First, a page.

Obviously your tot should never be left alone in or near a bath but there are elements of bath time that can be used to encourage self-reliance (such as, undressing independently, testing the water before getting in to see if it is suitable and self-washing).  Parts of the activity also help to develop patience (such as, waiting for and adult to do certain parts before they can continue).  This is also the appropriate age to start learning the importance of personal hygiene. (What is it?  Why is it important?)

Social Learning:

In our case, this activity provided exposure to new situations/activities because I am NOT overly competent with a needle and thread so it was something different for them to see me doing.  Also, I’m pretty sure they have never seen a bar of soap before (only liquid).  In story books, the soap is always pictured as a bar of soap and they are always confused when I tell them that the image/drawing is soap!

VERY interested in what Mommy is doing.

We’ve never seen this before!  VERY interesting!

Cognitive Learning:

First there is the sensory component (touching/feeling all the different materials, choosing colours, smelling the soap..and yes, one of them even tasted it, despite my warnings).  It is also necessary to follow instructions (several multi-step instructions) to complete this!  Finally, this is a great activity to develop awareness of sequencing (first, next, last) because this is a step by step process that is completed in a specific order.

The girls really enjoyed using the soap fish to wash themselves but, I chose not to share pictures of the girls in the bath.

 

Want to see culminating projects from Clever Clovers?  Click here!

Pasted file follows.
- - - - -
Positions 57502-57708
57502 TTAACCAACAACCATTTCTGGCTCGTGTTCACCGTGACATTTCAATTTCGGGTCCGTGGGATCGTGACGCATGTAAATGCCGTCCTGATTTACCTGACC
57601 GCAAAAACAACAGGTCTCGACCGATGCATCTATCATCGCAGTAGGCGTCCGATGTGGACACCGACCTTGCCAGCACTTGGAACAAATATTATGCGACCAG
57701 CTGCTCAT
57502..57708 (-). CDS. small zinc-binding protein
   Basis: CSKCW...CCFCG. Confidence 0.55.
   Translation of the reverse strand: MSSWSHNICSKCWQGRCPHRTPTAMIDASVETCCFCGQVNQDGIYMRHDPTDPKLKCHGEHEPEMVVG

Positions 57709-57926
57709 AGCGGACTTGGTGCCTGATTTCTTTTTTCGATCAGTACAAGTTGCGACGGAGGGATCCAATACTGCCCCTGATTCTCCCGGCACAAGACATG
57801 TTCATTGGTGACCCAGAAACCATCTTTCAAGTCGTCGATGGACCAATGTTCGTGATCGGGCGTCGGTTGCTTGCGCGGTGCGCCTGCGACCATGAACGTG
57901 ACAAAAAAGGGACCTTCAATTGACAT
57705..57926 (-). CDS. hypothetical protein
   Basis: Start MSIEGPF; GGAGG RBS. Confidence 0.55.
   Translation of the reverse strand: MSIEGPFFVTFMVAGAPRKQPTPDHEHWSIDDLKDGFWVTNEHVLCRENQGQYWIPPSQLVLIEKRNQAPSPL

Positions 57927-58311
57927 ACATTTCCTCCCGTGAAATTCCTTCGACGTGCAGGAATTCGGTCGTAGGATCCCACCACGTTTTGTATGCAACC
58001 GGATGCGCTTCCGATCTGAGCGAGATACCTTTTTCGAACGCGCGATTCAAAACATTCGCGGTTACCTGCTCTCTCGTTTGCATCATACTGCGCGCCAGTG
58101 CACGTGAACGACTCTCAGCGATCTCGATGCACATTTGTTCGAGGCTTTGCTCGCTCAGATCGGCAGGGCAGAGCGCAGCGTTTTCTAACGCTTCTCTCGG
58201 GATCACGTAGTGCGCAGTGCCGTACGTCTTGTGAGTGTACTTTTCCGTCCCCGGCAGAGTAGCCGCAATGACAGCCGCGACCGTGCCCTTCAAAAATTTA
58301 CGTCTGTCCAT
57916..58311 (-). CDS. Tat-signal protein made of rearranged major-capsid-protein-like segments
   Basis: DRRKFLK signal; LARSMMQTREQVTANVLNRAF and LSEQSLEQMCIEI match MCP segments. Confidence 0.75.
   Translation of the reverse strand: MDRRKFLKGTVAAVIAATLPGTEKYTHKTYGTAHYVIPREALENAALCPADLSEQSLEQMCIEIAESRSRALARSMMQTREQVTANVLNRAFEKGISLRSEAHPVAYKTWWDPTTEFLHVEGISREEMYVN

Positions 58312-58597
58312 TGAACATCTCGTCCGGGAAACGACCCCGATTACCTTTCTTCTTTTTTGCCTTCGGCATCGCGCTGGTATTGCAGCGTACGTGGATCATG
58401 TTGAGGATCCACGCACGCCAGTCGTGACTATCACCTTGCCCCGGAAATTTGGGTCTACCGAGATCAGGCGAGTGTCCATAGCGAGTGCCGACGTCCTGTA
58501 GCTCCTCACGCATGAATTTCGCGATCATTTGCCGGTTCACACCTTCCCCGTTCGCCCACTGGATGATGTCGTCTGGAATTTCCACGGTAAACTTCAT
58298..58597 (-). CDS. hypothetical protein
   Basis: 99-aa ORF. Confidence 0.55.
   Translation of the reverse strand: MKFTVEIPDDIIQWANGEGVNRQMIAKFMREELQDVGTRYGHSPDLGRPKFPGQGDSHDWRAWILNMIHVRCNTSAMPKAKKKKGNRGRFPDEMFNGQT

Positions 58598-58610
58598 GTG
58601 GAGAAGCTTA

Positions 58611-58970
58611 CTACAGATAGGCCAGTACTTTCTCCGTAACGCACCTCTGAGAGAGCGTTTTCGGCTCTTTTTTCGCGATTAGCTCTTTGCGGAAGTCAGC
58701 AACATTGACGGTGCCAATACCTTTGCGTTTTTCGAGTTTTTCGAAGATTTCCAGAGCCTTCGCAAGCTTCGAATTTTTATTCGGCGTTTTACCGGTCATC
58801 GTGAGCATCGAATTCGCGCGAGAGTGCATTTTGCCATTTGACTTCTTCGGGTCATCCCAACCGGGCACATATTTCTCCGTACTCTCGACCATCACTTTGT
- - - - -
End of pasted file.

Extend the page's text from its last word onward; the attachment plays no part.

Want to see culminating projects from Reaching Roses?  Click here!

Get Dolled Up!

Many caregivers underestimate the value of playing with dolls, especially for boys!  However, regardless of gender, playing with dolls teaches children valuable life lessons and provides growth opportunities in all areas of child development.

 

Here’s one activity we did today from the Leaping Lilies curriculum

 

 This week’s Theme: Bath Time

Activity DescriptionPlay Time (Sensory): Using a water table or sensory bin, give your dolls a bath.  Provide soap, sponges, etc.

This Activity’s Main Area of  Development: Emotional Development

Specific Skill: Developing self-confidence

O&M’s Ages (at the time of posting this): 2 years + 4 months

 

  • Set up – Since this was an exercise in developing self-confidence, I had the girls take the lead in setting up.  I asked them to think of the things we would need in order to bathe the dolls and instructed them to collect the items.  They tested the water to decide weather it needed to be warmer or cooler, they added the bubble bath and swooshed it around to make bubbles and they placed towels on the floor to catch any spilled water.
    The girls set up most elements of this play area

    The girls set up most elements of this play area by themselves

     

  • Play – When playing with dolls, children often mimic their experiences and daily routines (this is what makes it a great confidence booster); it provides an opportunity for them to practice and demonstrate that they know what needs to be done and how to go about doing it.  You can see evidence of this in both the physical and linguistic components of their play.
"Time to wash your legs," says O

“Time to wash your legs,” says O

"Close eyes, I rinse the hair," says M

“Close eyes, I rinse the hair,” says M

 

 

 

 

 

 

 

"I dry you," says M

“I dry you,” says M

"Get warm in a towel," says O

“Get warm in a towel,” says O

 

 

 

 

 

 

 

 

 

 

 

 

Extension – The girls actually extended this activity on their own.  They decided that after the bath was finished the dolls needed to get ready for bed, so they proceeded to carry out elements of their bedtime routine also.

O brushes the doll's hair

O brushes the doll’s hair

M puts the dolls to bed

M puts the dolls to bed